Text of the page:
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Managerial Issues for Cultural Differences

Federico Pastrone - Università Cattolica del Sacro Cuore di Milano - [2005-06]
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  • Abstract
    “If you look at modern companies, you see that almost anything can be copied within three months; the only thing you can't copy is the way it's done, in other words, culture. And it takes years to build up the competencies to deal with international culture.” (Cees Van De Heijden).

    There is now abundant evidence that we are living in an `era of internationalism' for business. By the creation of multi-country trading blocks such as NAFTA, EU and the Asia-Pacific Economic Cooperation group, trade barriers and tariffs are lower now than they have ever been, increasing the extent to which goods and services are able to flow freely across countries.
    Improvements in transportation, logistics and communication systems have ensured that these trends towards globalization continue and provide producers around the world with access to the same markets.
    “Today's executives must understand that they face foreign competitors as well as local and national ones.” (Robbins, 1997).
    Therefore the number and size of multinational companies, that make and distribute their services and products from a variety of countries has also increased markedly.
    The globalization of the business environment is also increasing the competition faced by managers on a daily basis; in fact consumers now have wider choices and are becoming more sophisticated in their selection of products and services. They expect new and improved products, superior service and lower prices.
    “We are living in an Era in which we are moving from the Cold War’s competitive forced technology to an exchange and sharing of technologies between East and West; from simple cultural dependency to multicultural sufficiency; from national to multinational free market economies; and from oligopolistic industries to multiple, optional conglomerate enterprises.” (Parhizgar, 2002).
    The two major forces driving globalization have been market growth and cost reduction initiatives. If an organization wishes to gain market share, expanding operations outside its national borders is one such strategy. But many multinational organizations have also been motivated to expand beyond their national borders in order to gain cost advantages over rivals.
    The clearest examples of this strategy are the many Western multinational companies that are manufacturing products such as electrical goods and textiles in Southeast Asia.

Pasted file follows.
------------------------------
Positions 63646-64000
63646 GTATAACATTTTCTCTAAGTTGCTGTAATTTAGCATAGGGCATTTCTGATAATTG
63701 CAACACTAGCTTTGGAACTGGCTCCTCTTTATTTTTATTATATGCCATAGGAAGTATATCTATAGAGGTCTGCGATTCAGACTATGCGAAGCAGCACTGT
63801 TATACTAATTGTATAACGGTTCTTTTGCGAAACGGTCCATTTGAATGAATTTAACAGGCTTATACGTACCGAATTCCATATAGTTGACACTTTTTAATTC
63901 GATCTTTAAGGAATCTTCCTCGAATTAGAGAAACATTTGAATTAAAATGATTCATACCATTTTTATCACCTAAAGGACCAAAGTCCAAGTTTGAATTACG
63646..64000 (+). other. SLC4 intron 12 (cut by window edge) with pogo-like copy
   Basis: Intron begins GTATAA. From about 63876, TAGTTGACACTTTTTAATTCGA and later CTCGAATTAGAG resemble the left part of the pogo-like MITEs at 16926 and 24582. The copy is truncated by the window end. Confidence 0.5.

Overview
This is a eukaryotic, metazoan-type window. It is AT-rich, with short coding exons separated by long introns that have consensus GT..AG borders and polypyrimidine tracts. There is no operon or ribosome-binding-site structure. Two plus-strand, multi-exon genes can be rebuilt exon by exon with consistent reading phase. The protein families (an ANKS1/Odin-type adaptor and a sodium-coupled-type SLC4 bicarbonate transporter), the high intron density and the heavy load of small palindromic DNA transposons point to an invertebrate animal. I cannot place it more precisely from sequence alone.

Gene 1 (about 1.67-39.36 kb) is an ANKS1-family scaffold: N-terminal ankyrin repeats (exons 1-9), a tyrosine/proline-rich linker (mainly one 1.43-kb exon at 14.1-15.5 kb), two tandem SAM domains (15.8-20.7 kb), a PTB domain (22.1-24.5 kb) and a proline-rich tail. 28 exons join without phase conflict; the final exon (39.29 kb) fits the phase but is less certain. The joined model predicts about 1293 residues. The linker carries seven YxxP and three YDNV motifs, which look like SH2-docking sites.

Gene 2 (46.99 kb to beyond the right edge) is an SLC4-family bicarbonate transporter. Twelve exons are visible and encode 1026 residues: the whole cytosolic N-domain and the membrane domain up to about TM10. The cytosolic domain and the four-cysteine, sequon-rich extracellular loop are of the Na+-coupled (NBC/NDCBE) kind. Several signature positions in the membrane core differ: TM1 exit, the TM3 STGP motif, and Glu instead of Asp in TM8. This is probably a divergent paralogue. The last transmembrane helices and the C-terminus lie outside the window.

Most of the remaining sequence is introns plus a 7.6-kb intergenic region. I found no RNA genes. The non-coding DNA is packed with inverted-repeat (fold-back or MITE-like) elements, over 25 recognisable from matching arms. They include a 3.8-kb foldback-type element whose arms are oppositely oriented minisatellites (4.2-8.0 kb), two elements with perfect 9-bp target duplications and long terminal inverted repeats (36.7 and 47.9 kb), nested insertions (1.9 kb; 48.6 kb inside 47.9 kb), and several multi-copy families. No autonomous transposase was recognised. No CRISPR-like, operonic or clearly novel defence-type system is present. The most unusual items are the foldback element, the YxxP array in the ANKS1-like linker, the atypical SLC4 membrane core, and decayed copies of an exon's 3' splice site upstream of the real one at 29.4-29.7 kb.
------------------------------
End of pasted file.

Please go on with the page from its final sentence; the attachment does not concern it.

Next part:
In this 'globalization era', it would be difficult to find a company that is not affected by global competitive events, considering that most companies secure supplies and resources from foreign countries and/or sell their outputs as finished and /or refined from foreign countries and/or sell their outputs abroad.
    Indeed, there are fewer and fewer organizations and managers who are not influenced by what is happening outside their country and whose behavior has no impact at all on events beyond their own country.
    “Collaborative learning, knowledge sharing and institutional networking with 'others' across borders have become enormously important to policy-makers, managers and ordinary citizens.” (Holden, 2002; Edwards & Kidd, 2003).
    The problems faced by Multinational companies in coping with this process of globalization are accompanied by an increasing necessity to find cultural solutions to organizational problems in a world that has begun to resemble a global village.
    The heightened pace of global integration, brought about by technological and economical forces, suggests that managers will increasingly have to deal with counterparts from cultures quite unlike their own. Such globalization of multinational organizations presents management with the challenge of learning to operate in diverse cultural settings.
    Therefore at the present moment it is becoming obvious to everyone that multicultural behavior as an aspect of business is a competitive advantage: in fact the magnitude of competitive international enterprises makes it imperative that producers and consumers develop multicultural behavioral skills to deal with today’s culturally diverse global market.
    But it is also clear that these skills are very difficult to develop and understand; anthropologists, sociologists, psychologists, and economists have documented the fact that people in different cultures, as well as people within a specific culture, hold divergent value systems on particular issues.
    The cultural orientations of a society reflects the complex interaction of conceptions, apperceptions, beliefs, values, faith, ideology, attitudes, motivations, expectations, adaptation, and behavioral modification displayed by its member. (Adler, 1986)
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